By today's standards, my grandfather would probably not be considered an educated man.
He had no formal college education, but he was very wise. You might say he had street smarts. He also had a way of using analogies and stories to teach us the ways of the world.
He especially liked to use horse stories; one of his favorites was the one about beating a dead horse. He used to say that a prudent man, once he knew his horse was dead, would either find a new horse or find another means of transportation.
If that's true, why do so many entrepreneurs and business managers seem to have a hard time with such a simple concept? Why do so many strategies seem to be based on reviving the horse rather than accepting the fact that this horse is not going to take you where you want to go?
Instead of moving on to a new horse, we try a bigger whip. If that doesn't work, we try sharper spurs. Then we try to talk to the horse and coax it back to life. In the worst cases, we may even promote it, thinking that will wake it up.
We keep pouring our limited -- and often high-cost resources -- into a revival process. Then, when we finally admit that the horse is gone, we have no more resources to invest into our next horse.
Knowing when to give up on the horse is important in all aspects of your business. It could be as large as your overall business strategy, products or services. Think of all of the businesses that used to be viable but are no longer -- the typewriter sales company, the small office supply store, the corner hardware store.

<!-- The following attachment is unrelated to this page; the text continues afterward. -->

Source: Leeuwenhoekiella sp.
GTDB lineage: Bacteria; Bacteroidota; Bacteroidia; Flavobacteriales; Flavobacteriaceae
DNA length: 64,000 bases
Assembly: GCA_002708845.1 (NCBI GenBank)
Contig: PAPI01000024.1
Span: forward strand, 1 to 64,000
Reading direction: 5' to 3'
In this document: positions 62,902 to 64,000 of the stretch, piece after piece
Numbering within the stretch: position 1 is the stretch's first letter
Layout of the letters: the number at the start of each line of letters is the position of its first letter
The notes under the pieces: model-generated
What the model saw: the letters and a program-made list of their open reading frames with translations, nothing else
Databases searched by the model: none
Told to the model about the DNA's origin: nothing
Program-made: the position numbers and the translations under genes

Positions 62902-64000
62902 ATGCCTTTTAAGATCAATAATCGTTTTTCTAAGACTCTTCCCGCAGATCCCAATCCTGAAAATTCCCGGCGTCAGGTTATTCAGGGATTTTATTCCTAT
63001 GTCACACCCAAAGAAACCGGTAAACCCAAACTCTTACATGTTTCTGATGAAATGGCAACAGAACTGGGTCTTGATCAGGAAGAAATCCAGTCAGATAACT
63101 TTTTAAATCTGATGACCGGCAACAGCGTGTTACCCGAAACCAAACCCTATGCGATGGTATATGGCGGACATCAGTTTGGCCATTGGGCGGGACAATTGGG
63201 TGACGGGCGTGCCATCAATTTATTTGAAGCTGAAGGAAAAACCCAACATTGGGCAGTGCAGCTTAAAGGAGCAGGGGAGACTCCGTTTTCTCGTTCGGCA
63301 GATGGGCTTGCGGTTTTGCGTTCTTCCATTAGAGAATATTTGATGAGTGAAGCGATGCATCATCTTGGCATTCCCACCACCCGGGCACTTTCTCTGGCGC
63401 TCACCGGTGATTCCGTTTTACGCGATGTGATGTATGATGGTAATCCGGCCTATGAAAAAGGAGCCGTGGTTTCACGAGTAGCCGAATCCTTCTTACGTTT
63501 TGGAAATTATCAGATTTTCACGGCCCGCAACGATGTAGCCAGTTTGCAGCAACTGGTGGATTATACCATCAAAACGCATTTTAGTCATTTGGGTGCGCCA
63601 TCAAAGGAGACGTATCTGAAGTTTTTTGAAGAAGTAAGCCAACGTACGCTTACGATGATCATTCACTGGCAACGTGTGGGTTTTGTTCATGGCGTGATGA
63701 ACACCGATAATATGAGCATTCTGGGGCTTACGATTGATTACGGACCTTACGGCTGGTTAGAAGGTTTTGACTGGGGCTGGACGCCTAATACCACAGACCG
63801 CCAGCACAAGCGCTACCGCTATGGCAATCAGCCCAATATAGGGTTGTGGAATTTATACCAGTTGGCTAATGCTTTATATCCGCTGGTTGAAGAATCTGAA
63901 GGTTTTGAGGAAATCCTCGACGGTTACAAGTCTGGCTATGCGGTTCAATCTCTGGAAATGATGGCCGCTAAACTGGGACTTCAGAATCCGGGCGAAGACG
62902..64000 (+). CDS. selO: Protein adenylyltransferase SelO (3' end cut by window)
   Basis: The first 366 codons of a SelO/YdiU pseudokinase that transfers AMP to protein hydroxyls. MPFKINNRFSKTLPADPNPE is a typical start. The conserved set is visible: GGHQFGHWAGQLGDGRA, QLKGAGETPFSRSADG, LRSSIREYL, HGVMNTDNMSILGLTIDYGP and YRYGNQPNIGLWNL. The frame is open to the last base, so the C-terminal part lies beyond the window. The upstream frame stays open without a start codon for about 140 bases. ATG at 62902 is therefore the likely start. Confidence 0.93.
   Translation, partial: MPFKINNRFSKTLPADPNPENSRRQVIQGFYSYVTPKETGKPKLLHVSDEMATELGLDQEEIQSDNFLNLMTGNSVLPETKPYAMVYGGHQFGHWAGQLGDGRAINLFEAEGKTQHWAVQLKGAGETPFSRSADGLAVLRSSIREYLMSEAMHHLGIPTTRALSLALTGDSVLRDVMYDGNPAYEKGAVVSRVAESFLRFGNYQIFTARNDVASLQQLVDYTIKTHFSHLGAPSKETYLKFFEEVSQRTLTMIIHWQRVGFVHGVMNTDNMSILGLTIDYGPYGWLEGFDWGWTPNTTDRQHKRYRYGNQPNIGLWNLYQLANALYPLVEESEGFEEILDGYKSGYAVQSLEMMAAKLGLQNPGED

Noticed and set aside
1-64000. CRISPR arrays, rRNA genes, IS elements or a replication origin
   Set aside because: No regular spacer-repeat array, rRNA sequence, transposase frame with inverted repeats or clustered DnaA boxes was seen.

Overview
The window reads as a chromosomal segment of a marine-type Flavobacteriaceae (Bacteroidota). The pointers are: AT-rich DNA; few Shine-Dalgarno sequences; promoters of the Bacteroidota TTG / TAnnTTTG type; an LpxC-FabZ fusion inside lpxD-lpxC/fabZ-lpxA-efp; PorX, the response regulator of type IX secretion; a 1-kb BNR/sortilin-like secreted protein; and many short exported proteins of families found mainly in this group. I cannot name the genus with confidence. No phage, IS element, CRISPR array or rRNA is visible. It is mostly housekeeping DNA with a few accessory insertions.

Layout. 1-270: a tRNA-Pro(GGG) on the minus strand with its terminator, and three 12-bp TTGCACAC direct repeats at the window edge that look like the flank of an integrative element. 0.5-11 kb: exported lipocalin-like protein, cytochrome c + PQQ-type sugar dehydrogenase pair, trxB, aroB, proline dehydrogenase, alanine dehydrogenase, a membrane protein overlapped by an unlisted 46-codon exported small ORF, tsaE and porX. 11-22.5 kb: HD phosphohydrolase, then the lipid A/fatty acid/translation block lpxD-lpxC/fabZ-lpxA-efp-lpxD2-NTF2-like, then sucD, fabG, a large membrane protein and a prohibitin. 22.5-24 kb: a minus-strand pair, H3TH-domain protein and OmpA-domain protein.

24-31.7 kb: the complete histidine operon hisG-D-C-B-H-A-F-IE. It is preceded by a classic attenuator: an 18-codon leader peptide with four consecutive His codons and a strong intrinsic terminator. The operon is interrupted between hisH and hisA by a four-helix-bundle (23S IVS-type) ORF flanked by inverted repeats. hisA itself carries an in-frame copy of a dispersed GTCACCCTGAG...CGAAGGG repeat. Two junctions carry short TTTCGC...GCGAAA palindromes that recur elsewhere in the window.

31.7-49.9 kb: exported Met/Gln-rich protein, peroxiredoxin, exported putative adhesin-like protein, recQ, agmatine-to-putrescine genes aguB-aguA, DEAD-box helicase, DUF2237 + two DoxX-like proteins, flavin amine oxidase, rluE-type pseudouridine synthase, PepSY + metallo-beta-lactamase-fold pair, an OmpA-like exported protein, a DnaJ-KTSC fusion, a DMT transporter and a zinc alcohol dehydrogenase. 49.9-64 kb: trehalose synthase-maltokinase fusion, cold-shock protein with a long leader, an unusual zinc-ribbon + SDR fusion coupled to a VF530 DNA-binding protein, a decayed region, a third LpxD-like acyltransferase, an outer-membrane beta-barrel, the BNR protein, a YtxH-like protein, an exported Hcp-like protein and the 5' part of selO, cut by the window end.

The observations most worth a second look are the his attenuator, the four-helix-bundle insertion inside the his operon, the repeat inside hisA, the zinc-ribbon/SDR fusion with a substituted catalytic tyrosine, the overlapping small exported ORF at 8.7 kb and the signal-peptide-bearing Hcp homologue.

The owners who knew they had a dead horse before it took its last breath likely found a way to change horses and move on. But this also applies to smaller functions within our businesses and even to our employees and managers. Instead of facing the fact that a particular manager or employee is not going to change and become the star we had hoped for, we keep ''beating,'' sometimes for years, until we finally admit defeat.
In today's changing environment -- both economically and technically -- it is important for owners and managers of growing businesses to stop beating those dead horses and learn how to determine when it is time to fold and move on. Here are some suggestions to help you accomplish this.
Never fall in love with your horse. If you do, admitting that it's over and that you need to move on will be difficult. It's easier to leave emotion out of the decision if you simply like your horse. This may be extremely difficult for those who have nurtured and groomed their horse for many years.
The longer you wait, the less likely you are to win the race. Your horse may not be capable of getting you around the track fast enough, and if you let competitors get fresh horses before you do, it's likely you'll be behind for a long time.
Finally, remember that just because it's still breathing doesn't mean there's a future. Some of us feel that as long as the mirror fogs up, there's still hope. The fact is, even if we get the horse back on its feet, it's still the same horse. The next time we try to have it perform, it will likely collapse again.
As my grandfather said, sometimes all it takes is a little logic and some common horse sense. Joel Strom (firstname.lastname@example.org) is director of Joel Strom Associates LLC, the growth management practice of C&P Advisors LLC. The firm works exclusively with closely held businesses and their ownership, helping them set and achieve growth objectives while maximizing profitability and value. Contact him at (216) 831-2663.